Some catching up to do. First, don’t miss my technical book reviews or what I’m reading now. If you were wondering whether I actually read fiction, here’s an essay I wrote about Hans Christian Anderson. Am currently reading an amazing book, Digital Game-Based Learning by Mark Prensky of games2train.com. I’ll be posting a longer discussion of this book very soon.
From my Asiafirst weblog : Here’s a way to test how ferocious the Chinese firewall is . From this: It reminds me a little of the Monty Python sketch about the world’s funniest joke , and anyone who heard or viewed the joke would die of laughter. The premise of censorship is that offensive content contaminates the hearts and minds of people. But you can only have censorship if someone can judge content without himself being contaminated. This contradicts the premise of censorship, which alleges that these contaminating powers exist inherently in the offensive material. On the other hand, if a censor can censor without being contaminated, that implies that offensive content does not automatically contaminate the mind or heart of a person. In that case, you would be admitting that censorship is unnecessary. That is the contradiction of censorship.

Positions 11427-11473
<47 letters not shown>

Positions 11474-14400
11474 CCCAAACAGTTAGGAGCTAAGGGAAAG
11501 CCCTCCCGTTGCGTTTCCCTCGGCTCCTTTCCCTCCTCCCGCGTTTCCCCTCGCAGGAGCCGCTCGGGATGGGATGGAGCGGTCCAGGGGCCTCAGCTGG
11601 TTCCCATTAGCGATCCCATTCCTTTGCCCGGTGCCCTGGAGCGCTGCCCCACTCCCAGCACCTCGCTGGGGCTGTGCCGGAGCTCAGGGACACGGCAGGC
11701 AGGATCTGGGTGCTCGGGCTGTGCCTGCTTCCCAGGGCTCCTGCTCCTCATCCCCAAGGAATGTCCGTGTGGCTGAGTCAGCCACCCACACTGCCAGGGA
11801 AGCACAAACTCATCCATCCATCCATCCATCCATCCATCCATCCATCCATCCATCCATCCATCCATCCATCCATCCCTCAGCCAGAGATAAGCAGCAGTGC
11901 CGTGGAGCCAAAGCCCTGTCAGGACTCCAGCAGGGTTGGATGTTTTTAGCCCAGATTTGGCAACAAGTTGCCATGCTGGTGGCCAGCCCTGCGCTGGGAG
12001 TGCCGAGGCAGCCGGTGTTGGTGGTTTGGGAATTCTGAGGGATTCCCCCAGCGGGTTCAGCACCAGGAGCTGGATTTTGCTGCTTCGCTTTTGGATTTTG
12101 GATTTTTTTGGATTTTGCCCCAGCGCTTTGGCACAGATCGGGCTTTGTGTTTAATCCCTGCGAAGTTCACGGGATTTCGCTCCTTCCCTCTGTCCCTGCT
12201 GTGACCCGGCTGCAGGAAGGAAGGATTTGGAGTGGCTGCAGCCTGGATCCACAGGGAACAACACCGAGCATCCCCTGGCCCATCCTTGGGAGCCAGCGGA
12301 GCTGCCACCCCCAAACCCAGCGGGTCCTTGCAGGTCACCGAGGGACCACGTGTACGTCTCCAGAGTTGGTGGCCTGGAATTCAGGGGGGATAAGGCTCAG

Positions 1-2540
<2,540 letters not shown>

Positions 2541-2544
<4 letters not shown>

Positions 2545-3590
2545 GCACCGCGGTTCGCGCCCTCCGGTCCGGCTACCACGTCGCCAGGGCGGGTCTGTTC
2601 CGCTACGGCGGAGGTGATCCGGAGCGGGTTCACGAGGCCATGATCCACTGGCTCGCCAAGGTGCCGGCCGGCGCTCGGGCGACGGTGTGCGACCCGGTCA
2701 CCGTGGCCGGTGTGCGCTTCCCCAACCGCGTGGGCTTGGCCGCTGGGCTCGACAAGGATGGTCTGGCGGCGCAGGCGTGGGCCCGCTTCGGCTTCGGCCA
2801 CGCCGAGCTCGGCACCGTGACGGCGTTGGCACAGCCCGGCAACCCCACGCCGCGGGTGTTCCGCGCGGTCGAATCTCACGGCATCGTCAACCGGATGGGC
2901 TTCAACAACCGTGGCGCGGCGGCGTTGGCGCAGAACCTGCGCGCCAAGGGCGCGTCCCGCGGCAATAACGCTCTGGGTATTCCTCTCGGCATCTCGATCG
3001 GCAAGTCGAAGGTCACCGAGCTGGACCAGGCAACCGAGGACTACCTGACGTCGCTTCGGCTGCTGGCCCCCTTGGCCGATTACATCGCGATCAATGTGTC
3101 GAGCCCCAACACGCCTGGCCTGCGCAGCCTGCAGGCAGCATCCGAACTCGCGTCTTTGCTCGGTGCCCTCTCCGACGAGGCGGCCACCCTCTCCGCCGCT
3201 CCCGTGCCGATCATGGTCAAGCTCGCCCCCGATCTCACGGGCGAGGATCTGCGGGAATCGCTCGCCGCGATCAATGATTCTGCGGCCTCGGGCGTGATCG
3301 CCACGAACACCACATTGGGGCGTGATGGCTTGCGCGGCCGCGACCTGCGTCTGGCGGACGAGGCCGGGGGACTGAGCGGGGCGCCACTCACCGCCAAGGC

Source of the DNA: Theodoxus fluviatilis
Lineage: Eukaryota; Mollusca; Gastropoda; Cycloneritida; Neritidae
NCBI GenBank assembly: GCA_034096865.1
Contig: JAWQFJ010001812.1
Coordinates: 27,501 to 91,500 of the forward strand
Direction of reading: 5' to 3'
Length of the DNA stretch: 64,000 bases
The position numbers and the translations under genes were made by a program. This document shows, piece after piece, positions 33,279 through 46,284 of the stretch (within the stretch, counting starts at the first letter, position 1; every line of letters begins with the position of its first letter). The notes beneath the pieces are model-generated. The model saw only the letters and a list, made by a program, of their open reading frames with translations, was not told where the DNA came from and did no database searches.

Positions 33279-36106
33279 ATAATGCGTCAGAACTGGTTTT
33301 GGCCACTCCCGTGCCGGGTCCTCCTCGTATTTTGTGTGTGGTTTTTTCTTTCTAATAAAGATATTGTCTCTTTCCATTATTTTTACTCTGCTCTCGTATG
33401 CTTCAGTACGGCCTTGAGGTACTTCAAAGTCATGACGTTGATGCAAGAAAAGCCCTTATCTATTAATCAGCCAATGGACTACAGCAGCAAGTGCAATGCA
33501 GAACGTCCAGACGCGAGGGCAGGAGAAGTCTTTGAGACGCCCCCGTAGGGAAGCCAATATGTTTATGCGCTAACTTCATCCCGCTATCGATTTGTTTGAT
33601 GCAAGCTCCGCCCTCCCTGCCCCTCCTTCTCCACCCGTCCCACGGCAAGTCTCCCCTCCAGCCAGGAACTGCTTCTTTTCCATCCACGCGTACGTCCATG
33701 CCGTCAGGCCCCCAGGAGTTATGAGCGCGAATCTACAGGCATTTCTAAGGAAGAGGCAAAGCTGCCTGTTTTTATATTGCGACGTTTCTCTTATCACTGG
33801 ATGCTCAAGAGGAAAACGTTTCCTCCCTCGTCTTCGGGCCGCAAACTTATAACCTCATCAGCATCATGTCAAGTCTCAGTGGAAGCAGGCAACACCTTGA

I finally put up a postnuke content management system at imaginaryplanet.net. Not much there yet, only two political essays. Heck, I’ll save you the trouble of clicking to it. Are U.S. Universities Trapped in Post-Colonialism Idealogies? and Is striking Iraq preemptively just crazy?
I finally published my correspondence with Jeffrey Friedl about the art of reviewing technical books. Kind of silly, but enjoy it. Seriously, Friedl writes great books. (P.S. Don’t think I’m an idiot, but I just noticed that I spelled Friedl’s name wrong. Will change this afternoon). While looking over his online material, I came across this amazing essay by Andy Oram on Friedl and Regular Expressions. Oram compares their transformative power to that of Marshall McCluhan’s insight about how technology changed the nature and the scope of the message. He writes, ” Used to their fullest, regular expressions ignore figure/ground. They operate holistically. They swallow the entire text–sometimes tens of thousands of characters in one fell swoop–and create an impression of it. When you are processing a concept like ‘find a quote-delimited string, but not where either quote lies inside a comment,’ the result is a function of the whole text, not of individual characters.” Oram is an editor with Oreilly and a very interesting person.